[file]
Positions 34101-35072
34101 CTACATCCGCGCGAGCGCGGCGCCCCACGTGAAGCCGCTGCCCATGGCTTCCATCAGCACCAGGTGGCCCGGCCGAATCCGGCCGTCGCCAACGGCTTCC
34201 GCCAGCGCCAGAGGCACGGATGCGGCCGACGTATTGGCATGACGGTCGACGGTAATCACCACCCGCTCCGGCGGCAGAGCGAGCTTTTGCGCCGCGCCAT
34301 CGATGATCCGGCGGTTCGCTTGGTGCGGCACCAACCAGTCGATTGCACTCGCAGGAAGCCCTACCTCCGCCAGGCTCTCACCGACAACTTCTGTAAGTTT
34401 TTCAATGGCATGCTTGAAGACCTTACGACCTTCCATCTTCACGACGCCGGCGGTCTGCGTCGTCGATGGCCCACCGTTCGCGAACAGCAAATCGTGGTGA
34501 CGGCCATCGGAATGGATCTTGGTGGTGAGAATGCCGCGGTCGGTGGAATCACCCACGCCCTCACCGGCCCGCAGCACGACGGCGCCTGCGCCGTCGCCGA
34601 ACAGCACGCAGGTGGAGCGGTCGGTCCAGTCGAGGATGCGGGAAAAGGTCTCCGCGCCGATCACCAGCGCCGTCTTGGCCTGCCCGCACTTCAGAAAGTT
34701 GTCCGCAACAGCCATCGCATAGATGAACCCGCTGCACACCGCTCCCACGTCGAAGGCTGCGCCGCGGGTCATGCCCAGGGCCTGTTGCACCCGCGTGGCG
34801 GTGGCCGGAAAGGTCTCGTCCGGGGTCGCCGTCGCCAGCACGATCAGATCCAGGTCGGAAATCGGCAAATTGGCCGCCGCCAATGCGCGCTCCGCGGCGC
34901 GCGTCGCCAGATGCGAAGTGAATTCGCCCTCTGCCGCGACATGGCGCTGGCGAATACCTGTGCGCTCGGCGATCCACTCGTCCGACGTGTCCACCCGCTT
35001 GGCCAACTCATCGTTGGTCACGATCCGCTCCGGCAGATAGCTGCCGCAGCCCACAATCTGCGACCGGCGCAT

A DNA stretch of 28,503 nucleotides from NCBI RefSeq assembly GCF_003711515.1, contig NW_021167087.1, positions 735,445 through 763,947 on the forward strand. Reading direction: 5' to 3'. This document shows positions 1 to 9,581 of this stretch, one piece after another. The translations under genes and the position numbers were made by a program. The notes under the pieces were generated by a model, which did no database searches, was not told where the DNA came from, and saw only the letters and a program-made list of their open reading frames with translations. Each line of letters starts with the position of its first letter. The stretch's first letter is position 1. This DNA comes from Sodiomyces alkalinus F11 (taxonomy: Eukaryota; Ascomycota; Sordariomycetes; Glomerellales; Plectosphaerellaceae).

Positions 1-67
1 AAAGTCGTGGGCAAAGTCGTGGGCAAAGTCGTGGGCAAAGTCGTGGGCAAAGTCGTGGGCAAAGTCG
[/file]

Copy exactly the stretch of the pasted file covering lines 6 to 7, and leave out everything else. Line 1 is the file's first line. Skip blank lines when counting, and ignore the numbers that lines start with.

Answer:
34501 CGGCCATCGGAATGGATCTTGGTGGTGAGAATGCCGCGGTCGGTGGAATCACCCACGCCCTCACCGGCCCGCAGCACGACGGCGCCTGCGCCGTCGCCGA
34601 ACAGCACGCAGGTGGAGCGGTCGGTCCAGTCGAGGATGCGGGAAAAGGTCTCCGCGCCGATCACCAGCGCCGTCTTGGCCTGCCCGCACTTCAGAAAGTT